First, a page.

Paste code from VS Code into your blog:

The problem

When I started this blog I did some investigation into how I should render fragments of code. I eventually landed on Prism, which works great as I can just write code in my markdown like this:

let square x = x*x

However a couple of things bothered me with this approach:

  • There is a burden on the readers browser to download Prism, and parse the code, I would like this to be done ahead of time.
  • I have to find formatters for all the languages I might use, they aren't perfect and have mixed results. I'd like to use something more robust which understands the syntax and semantics more completely.

So looking for something better, I wanted to use VS Code, as nothing looks better to me when I'm viewing code, and it supports many themes, and more importantly to me, many languages.

As a side note, I also investigate using Monaco, which is the editor engine that powers VS Code and can be ran in a browser. I could use the monaco.editor.colorizeElement method (see here for example), however the overhead of loading Monaco wasn't ideal, and I really wanted to do the work ahead of time. There is potential to wrap this up in a cli tool that would act as a pre-processor to parse markdown code snippets and output the fully stylized markup in order to automate everything, but that's for another day.

I decided I could do everything with a simple manual workflow with VS Code.

The workflow

Onetime Step

Install the html-copy-vscode command line tool:

dotnet tool install -g HtmlCopyVSCode

Step 1

Copy some code from VS Code.

Step 2

Run the tool:

html-copy-vscode -c vscode

(-c is optionally used to remove the root style and add your own class)

Step 3

Paste the code into your blog. It will look something like this (formatted for readability):

<div class="vscode" style="white-space: pre;">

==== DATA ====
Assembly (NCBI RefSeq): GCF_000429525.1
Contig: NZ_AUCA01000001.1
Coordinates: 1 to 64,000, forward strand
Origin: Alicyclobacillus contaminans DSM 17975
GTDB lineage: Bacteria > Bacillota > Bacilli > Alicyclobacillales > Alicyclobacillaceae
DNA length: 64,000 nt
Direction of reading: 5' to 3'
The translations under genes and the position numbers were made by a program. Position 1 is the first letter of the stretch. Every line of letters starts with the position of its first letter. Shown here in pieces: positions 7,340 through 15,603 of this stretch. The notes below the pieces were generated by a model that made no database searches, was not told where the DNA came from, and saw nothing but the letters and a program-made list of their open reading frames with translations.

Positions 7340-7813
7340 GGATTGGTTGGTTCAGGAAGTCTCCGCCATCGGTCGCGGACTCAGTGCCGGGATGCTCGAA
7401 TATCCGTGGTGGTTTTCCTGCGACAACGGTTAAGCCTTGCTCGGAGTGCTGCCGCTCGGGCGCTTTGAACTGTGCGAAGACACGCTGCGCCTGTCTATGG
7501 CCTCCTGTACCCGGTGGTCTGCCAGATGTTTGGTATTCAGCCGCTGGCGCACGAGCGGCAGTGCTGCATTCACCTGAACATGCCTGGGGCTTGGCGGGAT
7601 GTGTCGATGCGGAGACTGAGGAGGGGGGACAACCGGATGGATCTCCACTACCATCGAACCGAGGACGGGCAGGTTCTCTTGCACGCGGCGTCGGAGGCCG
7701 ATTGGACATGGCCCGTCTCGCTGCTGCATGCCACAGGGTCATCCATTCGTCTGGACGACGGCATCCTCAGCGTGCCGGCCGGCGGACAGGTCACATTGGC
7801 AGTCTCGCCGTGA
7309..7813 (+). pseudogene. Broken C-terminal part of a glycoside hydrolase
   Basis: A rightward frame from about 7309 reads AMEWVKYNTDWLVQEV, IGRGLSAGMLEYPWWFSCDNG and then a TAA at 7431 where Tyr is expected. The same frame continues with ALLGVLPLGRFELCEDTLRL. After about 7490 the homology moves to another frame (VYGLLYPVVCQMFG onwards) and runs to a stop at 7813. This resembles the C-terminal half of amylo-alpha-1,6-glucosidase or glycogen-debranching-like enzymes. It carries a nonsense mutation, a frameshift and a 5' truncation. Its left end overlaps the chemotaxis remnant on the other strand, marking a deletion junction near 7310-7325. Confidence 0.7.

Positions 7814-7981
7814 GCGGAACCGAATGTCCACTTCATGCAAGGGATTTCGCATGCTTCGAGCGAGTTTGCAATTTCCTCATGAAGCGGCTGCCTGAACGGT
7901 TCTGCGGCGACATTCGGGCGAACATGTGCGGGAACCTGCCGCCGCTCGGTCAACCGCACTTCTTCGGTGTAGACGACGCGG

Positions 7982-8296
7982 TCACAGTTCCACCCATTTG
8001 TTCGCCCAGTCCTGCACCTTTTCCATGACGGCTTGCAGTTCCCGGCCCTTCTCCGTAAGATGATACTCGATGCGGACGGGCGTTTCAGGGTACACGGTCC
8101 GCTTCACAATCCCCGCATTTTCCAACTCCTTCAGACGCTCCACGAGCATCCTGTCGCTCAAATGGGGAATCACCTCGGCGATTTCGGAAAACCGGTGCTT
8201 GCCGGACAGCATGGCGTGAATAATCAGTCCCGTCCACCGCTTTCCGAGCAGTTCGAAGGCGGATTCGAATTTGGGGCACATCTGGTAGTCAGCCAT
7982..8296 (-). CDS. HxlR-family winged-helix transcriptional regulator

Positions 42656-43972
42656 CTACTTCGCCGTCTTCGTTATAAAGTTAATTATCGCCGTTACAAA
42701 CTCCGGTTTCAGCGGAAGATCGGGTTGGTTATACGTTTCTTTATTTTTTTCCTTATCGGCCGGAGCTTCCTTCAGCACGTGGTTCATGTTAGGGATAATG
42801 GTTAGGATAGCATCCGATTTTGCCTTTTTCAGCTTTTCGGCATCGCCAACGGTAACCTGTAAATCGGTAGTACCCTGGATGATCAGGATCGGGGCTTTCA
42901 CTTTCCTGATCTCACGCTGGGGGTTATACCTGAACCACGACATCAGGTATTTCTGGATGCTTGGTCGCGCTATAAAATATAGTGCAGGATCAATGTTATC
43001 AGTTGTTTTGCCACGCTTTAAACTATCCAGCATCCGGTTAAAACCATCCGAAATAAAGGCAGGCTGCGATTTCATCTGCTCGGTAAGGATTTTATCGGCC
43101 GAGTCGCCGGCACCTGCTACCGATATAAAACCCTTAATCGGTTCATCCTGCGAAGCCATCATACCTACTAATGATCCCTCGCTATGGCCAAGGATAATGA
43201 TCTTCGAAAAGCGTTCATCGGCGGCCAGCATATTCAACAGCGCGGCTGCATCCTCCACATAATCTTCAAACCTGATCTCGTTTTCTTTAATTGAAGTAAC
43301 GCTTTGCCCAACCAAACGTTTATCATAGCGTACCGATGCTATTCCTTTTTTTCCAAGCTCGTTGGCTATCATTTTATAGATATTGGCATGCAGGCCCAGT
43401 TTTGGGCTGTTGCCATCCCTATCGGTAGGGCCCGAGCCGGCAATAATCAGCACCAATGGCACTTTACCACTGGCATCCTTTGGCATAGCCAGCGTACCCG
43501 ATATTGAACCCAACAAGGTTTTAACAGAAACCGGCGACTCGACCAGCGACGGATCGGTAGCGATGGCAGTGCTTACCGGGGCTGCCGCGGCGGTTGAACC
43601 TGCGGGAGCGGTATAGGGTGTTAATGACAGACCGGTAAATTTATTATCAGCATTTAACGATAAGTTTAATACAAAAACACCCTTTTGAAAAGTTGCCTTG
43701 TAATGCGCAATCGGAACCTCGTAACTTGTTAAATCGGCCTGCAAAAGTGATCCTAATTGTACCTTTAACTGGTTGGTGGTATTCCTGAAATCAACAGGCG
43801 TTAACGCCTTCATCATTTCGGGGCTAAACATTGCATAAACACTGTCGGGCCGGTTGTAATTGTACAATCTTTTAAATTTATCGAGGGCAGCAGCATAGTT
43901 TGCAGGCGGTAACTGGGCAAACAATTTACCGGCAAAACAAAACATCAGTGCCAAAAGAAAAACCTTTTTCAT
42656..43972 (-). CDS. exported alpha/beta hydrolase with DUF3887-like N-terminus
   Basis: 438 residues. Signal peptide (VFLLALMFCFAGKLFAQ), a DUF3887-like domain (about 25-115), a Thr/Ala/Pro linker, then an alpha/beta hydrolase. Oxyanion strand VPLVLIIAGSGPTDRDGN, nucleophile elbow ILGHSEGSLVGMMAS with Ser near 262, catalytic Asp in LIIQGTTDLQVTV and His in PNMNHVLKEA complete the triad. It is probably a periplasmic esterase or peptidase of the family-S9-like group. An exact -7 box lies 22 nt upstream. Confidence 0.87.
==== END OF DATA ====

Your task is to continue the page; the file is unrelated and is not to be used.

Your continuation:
<span style="color: #569cd6;">let</span>
<span style="color: #d4d4d4;"> </span>
<span style="color: #9cdcfe;">square x</span>
<span style="color: #d4d4d4;"> </span>
<span style="color: #569cd6;">=</span>
<span style="color: #d4d4d4;"> x</span>
<span style="color: #569cd6;">*</span>
<span style="color: #d4d4d4;">x</span>

For me, I use Ghost, which accepts Markdown. Markdown can contain regular HTML markup, so I can just paste it in anywhere.

Now for the finishing touches, I add rounded edges, background, a drop shadow and some layout:

color: #d4d4d4;
background-color: #1e1e1e;
font-family: 'Fira Code', Consolas, Monaco, 'Andale Mono', 'Ubuntu Mono', monospace;
font-weight: 500;
font-size: 16px;
line-height: 1.5em;
white-space: pre;
padding: 1em;
margin: .5em 0 2em;
box-shadow: rgba(0, 0, 0, 0.65) 0px 10px 20px;
border-radius: .5em;
overflow: auto;

And the snippets in this post are the results. Have a little look yourself with your browser dev tools.

How does it work?

When copy in VS Code, the work is mostly done for you, the default copy action in VS Code is the same as the command Copy With Syntax Highlighting. Windows (and macOS as I understand) stores the contents in multiple formats, starting with the most descriptive down to the least, so for highlighted code it's HTML (CF_HTML), then plain text (CF_TEXT).

When you paste somewhere, it will try to use the most descriptive format it can support, so if we paste into an email you might get the formatted HTML, but into a text editor you might get the plain text fallback.

There are command line tools you can run to get the contents of the HTML format and return them as plaintext, for example on Windows:

Get-Clipboard -TextFormatType Html | Set-Clipboard

However, there is a know bug with this where the characters get garbled, so I wrote this dotnet global tool to fill the gap, the interesting code is here.

For macOS you can run this:

osascript -e 'the clipboard as «class HTML»' | perl -ne 'print chr foreach unpack("C*",pack("H*",substr($_,11,-3)))'


The only thing I'm not completely happy with, is I can no longer retrospectively re-theme the code. If I were to use the Monaco colorizeElement approach mentioned above, I would have classes in the markup, so I could swap themes in and out, and the markup would have been slightly more concise. Overall I am happy with this approach.

While writing this post, Maxime Mangel has built a npm package to programmatically harness the VS Code code highlighting called Code-Lightner.

I hope this is useful for people who want to embed code into their blog, want it to look good, and want to keep the frontend clean and simple.